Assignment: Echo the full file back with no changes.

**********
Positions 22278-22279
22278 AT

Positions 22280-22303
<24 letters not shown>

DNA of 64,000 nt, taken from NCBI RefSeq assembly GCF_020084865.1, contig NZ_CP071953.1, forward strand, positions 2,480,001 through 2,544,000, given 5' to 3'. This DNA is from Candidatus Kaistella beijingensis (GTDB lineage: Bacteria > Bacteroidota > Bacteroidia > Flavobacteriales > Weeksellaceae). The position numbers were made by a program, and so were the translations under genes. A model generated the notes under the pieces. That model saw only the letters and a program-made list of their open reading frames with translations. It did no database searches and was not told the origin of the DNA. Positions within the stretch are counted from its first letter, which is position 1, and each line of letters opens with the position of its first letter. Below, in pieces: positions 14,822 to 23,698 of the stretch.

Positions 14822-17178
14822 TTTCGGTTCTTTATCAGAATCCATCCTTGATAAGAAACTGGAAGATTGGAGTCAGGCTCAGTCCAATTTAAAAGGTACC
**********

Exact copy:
Positions 22278-22279
22278 AT

Positions 22280-22303
<24 letters not shown>

DNA of 64,000 nt, taken from NCBI RefSeq assembly GCF_020084865.1, contig NZ_CP071953.1, forward strand, positions 2,480,001 through 2,544,000, given 5' to 3'. This DNA is from Candidatus Kaistella beijingensis (GTDB lineage: Bacteria > Bacteroidota > Bacteroidia > Flavobacteriales > Weeksellaceae). The position numbers were made by a program, and so were the translations under genes. A model generated the notes under the pieces. That model saw only the letters and a program-made list of their open reading frames with translations. It did no database searches and was not told the origin of the DNA. Positions within the stretch are counted from its first letter, which is position 1, and each line of letters opens with the position of its first letter. Below, in pieces: positions 14,822 to 23,698 of the stretch.

Positions 14822-17178
14822 TTTCGGTTCTTTATCAGAATCCATCCTTGATAAGAAACTGGAAGATTGGAGTCAGGCTCAGTCCAATTTAAAAGGTACC